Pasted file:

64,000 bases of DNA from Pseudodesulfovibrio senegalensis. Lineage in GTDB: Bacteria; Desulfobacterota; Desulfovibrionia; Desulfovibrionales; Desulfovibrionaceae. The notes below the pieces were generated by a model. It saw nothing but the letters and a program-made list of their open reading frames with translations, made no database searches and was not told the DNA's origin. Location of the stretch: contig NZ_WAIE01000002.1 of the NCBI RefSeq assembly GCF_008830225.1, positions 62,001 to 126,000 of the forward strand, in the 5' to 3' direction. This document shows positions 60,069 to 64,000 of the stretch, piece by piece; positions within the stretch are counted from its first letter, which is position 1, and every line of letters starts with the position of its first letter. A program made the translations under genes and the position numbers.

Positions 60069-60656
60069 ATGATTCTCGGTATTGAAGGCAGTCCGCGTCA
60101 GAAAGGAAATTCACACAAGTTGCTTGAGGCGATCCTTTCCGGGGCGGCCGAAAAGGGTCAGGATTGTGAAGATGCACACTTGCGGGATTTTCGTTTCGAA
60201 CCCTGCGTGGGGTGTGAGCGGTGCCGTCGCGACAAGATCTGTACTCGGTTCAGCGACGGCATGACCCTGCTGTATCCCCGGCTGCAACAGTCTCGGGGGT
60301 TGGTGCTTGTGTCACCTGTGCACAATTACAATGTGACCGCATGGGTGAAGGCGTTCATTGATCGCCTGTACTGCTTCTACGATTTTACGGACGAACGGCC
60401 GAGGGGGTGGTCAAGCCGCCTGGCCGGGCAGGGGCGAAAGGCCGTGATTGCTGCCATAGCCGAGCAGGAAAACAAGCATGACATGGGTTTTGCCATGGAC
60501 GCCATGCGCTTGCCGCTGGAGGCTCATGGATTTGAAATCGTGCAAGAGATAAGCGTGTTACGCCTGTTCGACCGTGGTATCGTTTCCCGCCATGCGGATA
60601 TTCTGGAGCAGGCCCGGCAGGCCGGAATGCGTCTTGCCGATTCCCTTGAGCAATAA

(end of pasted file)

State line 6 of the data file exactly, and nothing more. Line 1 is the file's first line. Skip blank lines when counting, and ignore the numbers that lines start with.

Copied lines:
60301 TGGTGCTTGTGTCACCTGTGCACAATTACAATGTGACCGCATGGGTGAAGGCGTTCATTGATCGCCTGTACTGCTTCTACGATTTTACGGACGAACGGCC